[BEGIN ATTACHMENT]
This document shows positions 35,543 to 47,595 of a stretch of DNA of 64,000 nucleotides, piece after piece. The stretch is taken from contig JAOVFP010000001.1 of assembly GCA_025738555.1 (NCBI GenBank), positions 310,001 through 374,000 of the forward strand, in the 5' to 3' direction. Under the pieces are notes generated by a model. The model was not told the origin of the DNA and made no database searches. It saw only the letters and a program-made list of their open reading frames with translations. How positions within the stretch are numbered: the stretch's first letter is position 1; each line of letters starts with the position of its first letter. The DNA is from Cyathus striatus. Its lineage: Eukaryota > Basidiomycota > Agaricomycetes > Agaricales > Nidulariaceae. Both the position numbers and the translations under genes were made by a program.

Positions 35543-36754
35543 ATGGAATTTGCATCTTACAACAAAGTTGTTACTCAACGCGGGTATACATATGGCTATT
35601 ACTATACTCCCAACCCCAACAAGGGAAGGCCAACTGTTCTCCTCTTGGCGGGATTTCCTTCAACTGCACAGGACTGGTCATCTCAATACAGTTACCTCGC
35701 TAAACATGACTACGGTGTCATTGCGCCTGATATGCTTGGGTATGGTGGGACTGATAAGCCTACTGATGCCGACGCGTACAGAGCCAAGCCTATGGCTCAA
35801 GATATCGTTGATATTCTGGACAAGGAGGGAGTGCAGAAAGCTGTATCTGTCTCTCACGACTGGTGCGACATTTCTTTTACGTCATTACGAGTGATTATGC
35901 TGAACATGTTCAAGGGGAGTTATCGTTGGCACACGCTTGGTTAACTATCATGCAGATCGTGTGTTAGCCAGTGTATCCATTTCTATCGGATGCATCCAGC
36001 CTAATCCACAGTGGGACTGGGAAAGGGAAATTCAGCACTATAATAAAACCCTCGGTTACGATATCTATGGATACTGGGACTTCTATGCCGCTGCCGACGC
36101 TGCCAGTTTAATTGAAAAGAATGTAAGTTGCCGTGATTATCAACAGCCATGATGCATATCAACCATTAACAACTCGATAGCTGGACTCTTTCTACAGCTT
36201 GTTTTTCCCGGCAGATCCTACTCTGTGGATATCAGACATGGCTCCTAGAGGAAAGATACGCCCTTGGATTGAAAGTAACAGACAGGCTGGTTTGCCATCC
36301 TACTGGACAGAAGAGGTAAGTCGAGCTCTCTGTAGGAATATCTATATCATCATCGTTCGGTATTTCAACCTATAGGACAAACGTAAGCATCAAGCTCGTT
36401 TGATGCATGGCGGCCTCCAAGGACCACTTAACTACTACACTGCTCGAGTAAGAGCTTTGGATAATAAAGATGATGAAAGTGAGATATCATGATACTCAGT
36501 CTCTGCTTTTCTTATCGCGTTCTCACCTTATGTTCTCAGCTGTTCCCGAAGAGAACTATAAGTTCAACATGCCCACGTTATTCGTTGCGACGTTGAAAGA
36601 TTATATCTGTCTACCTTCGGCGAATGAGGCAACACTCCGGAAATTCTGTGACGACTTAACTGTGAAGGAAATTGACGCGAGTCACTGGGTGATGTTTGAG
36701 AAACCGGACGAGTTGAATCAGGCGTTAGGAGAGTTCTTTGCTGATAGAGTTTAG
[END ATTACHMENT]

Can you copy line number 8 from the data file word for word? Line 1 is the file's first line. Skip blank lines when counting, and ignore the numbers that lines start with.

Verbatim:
36001 CTAATCCACAGTGGGACTGGGAAAGGGAAATTCAGCACTATAATAAAACCCTCGGTTACGATATCTATGGATACTGGGACTTCTATGCCGCTGCCGACGC